On Fri Jan 14 21:29:25 2000 Jiri Baum wrote...
>
>nick:
>> >Some German prox switches are inverted. ( negative logic?)
>
>Stan Brown:
>> Fine, that's an application coding issue ( -| |- vs -|/|- ), not a reason
>> to have an invert function in the force table. Force tables are for
>> testing and emergency use only, you should never run a sustem with forces
>> on without being in close attendance to the system.
>
>Hm, if the program specification just said "proximity switch" and nobody
>realized it's one of them weird ones until the program was written, it's
>probably safer to put in a force than to go back and change every single
>occurrence of that input with its inverse. The latter sounds error-prone.

NO, first of all the "program spec" is a set of drawings that show his, second it's not a casual decision. It involves failure modes, which
have a bearing on equipment, and personnel safety. It is (or should be) always carefully thought out. What happens when a wire fails? I don't want to push my stop button, and _not_ have the machine stop, because someone wired the stop button normally open!

Also. once again forces are very short lived things, only for testing, or emergencies, that should _never_ be left enable when you are not looking at the process/machine.


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S
On Fri Jan 14 21:05:58 2000 Jiri Baum wrote...
>
>I suppose we could also have timers occupy four consecutive positions in a
>single file.

Sounds good. Think about the retentive on power fail memory issue. This means we are more likely to get a consistent state of a timer, even if we don't get all data flused.

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M
> Hm, if the program specification just said "proximity switch" and nobody
> realized it's one of them weird ones until the program was written, it's
> probably safer to put in a force than to go back and change every single
> occurrence of that input with its inverse. The latter sounds error-prone.

No it is not an acceptable practice. It is just simplier for lazy programmers -- why not do a mass replace of the offending instructions?
Forcing is only used for troubleshooting. In operation PLCs do not run with bits forced as a normal condition.

Mark

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M
>nick:
>> >Some German prox switches are inverted. ( negative logic?)

>Stan Brown:
>> Fine, that's an application coding issue ( -| |- vs -|/|- ), not a reason
>> to have an invert function in the force table. Force tables are for
>> testing and emergency use only, you should never run a sustem with forces
>> on without being in close attendance to the system.

Jiri Baum:
>Hm, if the program specification just said "proximity switch" and nobody
>realized it's one of them weird ones until the program was written, it's
>probably safer to put in a force than to go back and change every single
>occurrence of that input with its inverse. The latter sounds error-prone.

This is way many designers build an I/O map into the application i.e. map Input x to internal flag y. In this way if a different sense sensor is used
then the code only needs to be changed in one place.

Jiri Baum:
>It doesn't matter, anyway; the force table needs two bits per input, and
>there's no point wasting one of these combinations even if it will be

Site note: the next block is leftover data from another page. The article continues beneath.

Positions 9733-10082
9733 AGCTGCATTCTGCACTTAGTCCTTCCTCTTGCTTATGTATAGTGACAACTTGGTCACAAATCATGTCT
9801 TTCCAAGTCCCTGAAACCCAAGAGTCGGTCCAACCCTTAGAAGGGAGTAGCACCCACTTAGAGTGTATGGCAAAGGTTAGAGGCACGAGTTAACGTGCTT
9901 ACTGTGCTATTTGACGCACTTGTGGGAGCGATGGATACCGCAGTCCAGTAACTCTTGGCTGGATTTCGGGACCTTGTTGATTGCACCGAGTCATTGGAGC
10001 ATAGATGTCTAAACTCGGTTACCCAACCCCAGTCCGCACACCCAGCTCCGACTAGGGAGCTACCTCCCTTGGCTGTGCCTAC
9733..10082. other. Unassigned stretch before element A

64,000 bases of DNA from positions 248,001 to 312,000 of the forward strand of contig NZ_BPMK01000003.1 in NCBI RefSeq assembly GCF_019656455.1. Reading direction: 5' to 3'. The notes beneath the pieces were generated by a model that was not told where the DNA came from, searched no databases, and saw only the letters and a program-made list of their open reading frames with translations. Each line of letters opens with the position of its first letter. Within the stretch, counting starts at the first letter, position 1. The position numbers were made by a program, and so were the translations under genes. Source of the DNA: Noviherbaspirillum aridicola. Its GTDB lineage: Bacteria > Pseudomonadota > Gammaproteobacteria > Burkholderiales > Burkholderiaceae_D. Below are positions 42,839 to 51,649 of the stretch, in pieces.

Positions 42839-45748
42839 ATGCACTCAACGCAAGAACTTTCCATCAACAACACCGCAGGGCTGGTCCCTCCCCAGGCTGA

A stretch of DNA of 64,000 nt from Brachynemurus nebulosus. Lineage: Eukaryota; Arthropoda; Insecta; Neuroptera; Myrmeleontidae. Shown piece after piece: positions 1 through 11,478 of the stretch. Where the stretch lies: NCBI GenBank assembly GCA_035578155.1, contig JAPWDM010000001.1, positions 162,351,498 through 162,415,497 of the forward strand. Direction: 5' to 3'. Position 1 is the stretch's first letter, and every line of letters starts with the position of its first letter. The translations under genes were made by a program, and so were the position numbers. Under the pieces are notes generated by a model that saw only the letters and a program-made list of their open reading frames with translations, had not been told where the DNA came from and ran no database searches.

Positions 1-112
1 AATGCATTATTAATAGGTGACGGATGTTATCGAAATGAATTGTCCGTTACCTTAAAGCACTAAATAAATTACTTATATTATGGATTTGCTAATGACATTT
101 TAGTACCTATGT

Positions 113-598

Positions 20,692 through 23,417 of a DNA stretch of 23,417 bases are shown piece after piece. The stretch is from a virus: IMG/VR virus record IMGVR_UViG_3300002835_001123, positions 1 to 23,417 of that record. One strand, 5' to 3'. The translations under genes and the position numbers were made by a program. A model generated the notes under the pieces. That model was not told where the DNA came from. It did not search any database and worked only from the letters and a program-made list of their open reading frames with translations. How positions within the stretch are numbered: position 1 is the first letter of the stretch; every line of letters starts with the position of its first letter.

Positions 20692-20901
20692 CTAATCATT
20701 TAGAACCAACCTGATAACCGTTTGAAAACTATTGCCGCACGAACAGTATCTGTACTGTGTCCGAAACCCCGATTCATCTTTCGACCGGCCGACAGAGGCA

>hardly ever used. Especially since these four are the *complete* set of
>one-bit operations.

I think that some semantic clarification is required here. I can see the usefulness of a function that allows I/O to be inverted from a single configuration, but I have trouble relating that to the concept of a FORCE. The problem is a semantic one only, but I feel it requires clarification.

In my mind a force placed on an I/O point, forces that point to a static value and inhibits its dynamic behaviour.

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S
On Mon Jan 17 04:08:16 2000 Mark Hutton wrote...
>
>>nick:
>>> >Some German prox switches are inverted. ( negative logic?)
>
>>Stan Brown:
>>> Fine, that's an application coding issue ( -| |- vs -|/|- ), not a reason
>>> to have an invert function in the force table. Force tables are for
>>> testing and emergency use only, you should never run a sustem with forces
>>> on without being in close attendance to the system.
>
>Jiri Baum:
>>Hm, if the program specification just said "proximity switch" and nobody
>>realized it's one of them weird ones until the program was written, it's
>>probably safer to put in a force than to go back and change every single
>>occurrence of that input with its inverse. The latter sounds error-prone.
>
>This is way many designers build an I/O map into the application i.e. map
>Input x to internal flag y. In this way if a different sense sensor is used
>then the code only needs to be changed in one place.
>
>Jiri Baum:
>>It doesn't matter, anyway; the force table needs two bits per input, and
>>there's no point wasting one of these combinations even if it will be
>>hardly ever used. Especially since these four are the *complete* set of
>>one-bit operations.
>
>I think that some semantic clarification is required here. I can see the
>usefulness of a function that allows I/O to be inverted from a single
>configuration, but I have trouble relating that to the concept of a FORCE.
>The problem is a semantic one only, but I feel it requires clarification.
>
>In my mind a force placed on an I/O point, forces that point to a static
>value and inhibits its dynamic behaviour.

I think you have resolved this. I can see a flag in the config file for the I/O scanner module that would allow inversion of a digital input (and output ?) on a per point basis.

This should _not_ be confused with forces though.

Can we agree on this?